Earlier this year we hosted a sneak preview of Not Evil, Just Wrong, a fantastic documentary by Phelim McAleer and Ann McElhinney. I've always felt they were at their best when they let environmentalists expose their own outlandish ideas in their own words.
Here, Phelim asks some uncomfortable questions at the premier of "The Age of Stupid," a film that claims humans will be extinct by 2055 due to climate change. The film is particularly critical of flying in airplanes. Watch what happens when Phelim asks the film's producer and supporters how they came to the premier.
Earlier this year, House Capital Committee Chairman Hans Dunshee proposed spending $3 billion on energy and other upgrades for state and school buildings. He argued that some of the cost of the program would be paid back from energy savings due to the upgrades.
A similar, but much smaller, program already exists in the state and the federal government has spent billions on its own program. A new audit of the federal program raises some red flags about the promises made by proponents of these expenditures.
One highlight of the program is that contractors help pay for the up-front costs of the project, receiving a portion of the projected energy savings as part of their payment for years to come. The report in the Washington Post yesterday highlights several problems, including:
...the auditors found, some contractors appeared to use inflated energy cost estimates in their savings calculations, increasing their fees.
Similarly, when talking with the state, we found that General Administration didn't actually go back and audit energy savings, they simply assume that projections were accurate. There is actually a good reason for this. Many things affect how energy is used and attempting to isolate the impact of particular upgrades on energy usage is a fool's errand. That's one reason the GA program has been small and extremely targeted. The more you expand the program, the more difficult it becomes to isolate savings accurately, which invites the kinds of problem the federal government is seeing in their program.
The House Capital Budget Committee is scheduled to review the performance of these programs here in Washington next month, probably with an eye to re-considering the legislation next year.
Given the performance of the federal program, a more thorough audit of the performance of Washington's buildings is probably appropriate.
Today there is evidence that the First Lady could never meet the standard set by those looking for force lifestyle changes in an effort to reduce carbon emissions. The Washington Post reports:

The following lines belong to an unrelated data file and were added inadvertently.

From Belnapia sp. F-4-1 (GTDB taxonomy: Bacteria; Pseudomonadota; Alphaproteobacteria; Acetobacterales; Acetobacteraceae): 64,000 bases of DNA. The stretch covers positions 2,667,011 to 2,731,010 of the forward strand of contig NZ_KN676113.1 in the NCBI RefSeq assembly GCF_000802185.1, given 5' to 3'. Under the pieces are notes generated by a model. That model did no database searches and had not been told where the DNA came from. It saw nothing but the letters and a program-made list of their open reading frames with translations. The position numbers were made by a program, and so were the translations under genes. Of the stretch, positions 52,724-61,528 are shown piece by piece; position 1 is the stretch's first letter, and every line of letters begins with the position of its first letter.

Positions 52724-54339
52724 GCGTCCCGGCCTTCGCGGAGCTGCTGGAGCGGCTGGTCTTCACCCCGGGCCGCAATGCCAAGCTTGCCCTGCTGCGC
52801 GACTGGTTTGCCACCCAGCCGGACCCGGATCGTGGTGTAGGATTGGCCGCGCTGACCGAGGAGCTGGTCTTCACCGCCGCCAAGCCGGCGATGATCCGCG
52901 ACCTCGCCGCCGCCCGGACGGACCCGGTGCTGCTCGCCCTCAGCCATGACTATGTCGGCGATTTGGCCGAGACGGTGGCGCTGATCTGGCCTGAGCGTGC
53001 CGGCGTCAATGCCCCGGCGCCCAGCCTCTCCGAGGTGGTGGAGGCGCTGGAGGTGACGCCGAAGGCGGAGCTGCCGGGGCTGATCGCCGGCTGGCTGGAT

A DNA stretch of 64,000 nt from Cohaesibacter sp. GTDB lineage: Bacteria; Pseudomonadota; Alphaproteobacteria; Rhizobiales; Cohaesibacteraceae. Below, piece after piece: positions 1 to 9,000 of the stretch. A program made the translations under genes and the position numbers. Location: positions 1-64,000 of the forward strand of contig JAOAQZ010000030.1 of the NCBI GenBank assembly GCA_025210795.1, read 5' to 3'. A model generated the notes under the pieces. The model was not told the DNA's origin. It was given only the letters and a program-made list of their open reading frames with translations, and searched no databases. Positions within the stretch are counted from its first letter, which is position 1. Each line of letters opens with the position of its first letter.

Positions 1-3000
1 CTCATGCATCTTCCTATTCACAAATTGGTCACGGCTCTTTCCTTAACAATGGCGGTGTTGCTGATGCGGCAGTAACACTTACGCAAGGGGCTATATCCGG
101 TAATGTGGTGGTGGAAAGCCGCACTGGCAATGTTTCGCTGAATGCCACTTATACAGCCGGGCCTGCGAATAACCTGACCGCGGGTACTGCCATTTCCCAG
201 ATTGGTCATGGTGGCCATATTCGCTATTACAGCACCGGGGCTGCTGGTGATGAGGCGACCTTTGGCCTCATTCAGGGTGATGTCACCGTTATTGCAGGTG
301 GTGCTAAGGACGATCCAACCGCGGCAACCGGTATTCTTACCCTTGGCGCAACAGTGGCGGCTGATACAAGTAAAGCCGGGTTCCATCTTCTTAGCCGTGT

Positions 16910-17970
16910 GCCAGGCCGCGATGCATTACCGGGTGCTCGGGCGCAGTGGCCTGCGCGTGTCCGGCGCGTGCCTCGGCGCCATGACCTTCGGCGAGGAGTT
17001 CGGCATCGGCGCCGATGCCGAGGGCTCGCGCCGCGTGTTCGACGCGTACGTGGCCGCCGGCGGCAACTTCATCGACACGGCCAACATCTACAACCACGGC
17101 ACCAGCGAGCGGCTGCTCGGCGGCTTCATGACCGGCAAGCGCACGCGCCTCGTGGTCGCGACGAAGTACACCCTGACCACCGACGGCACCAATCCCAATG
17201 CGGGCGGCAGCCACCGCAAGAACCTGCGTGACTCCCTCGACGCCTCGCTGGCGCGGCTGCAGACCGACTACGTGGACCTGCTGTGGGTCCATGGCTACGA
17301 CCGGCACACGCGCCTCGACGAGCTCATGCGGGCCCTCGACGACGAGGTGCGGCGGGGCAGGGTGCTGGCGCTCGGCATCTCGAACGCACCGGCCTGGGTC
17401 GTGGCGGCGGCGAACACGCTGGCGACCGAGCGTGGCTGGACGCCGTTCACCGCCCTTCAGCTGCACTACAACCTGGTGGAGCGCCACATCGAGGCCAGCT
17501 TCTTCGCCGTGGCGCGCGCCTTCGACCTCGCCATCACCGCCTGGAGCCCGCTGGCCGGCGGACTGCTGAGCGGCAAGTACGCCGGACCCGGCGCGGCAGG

Let's say you're preparing dinner and you realize with dismay that you don't have any certified organic Tuscan kale. What to do?
Here's how Michelle Obama handled this very predicament Thursday afternoon:
The Secret Service and the D.C. police brought in three dozen vehicles and shut down H Street, Vermont Avenue, two lanes of I Street and an entrance to the McPherson Square Metro station. They swept the area, in front of the Department of Veterans Affairs, with bomb-sniffing dogs and installed magnetometers in the middle of the street, put up barricades to keep pedestrians out, and took positions with binoculars atop trucks. Though the produce stand was only a block or so from the White House, the first lady hopped into her armored limousine and pulled into the market amid the wail of sirens.
Perhaps traveling one block for organic food is allowed but traveling six blocks to work, in a hybrid, is not. It certainly doesn't reduce carbon emissions, however.
The Columbian has a story today arguing that Washington could be a leader in the production of solar panels if only the government would subsidize the production. Here is the letter I sent in response:
Your story on Washington’s potential as a hub for solar panel production contains an interesting admission. One supporter notes that Washington isn’t keeping up because “it doesn't have the same cash incentives that Oregon does.” In other words, without government subsidies, solar production doesn’t pencil out.
This logic could be applied to other industries as well. While Washington is a leader in coffee sales, we are forced to buy the beans elsewhere, contributing to our trade deficit and costing American jobs. The only thing preventing us from producing coffee beans here is a government subsidy allowing us to build massive greenhouses that emulate the tropical climate. Think of the jobs we would create. Of course, we’d have to tax families and existing businesses to pay for this and that may kill jobs elsewhere. But that is the price of leadership.
Funding might also be better spent elsewhere to reduce carbon emissions or fund education. But that is the price of leadership.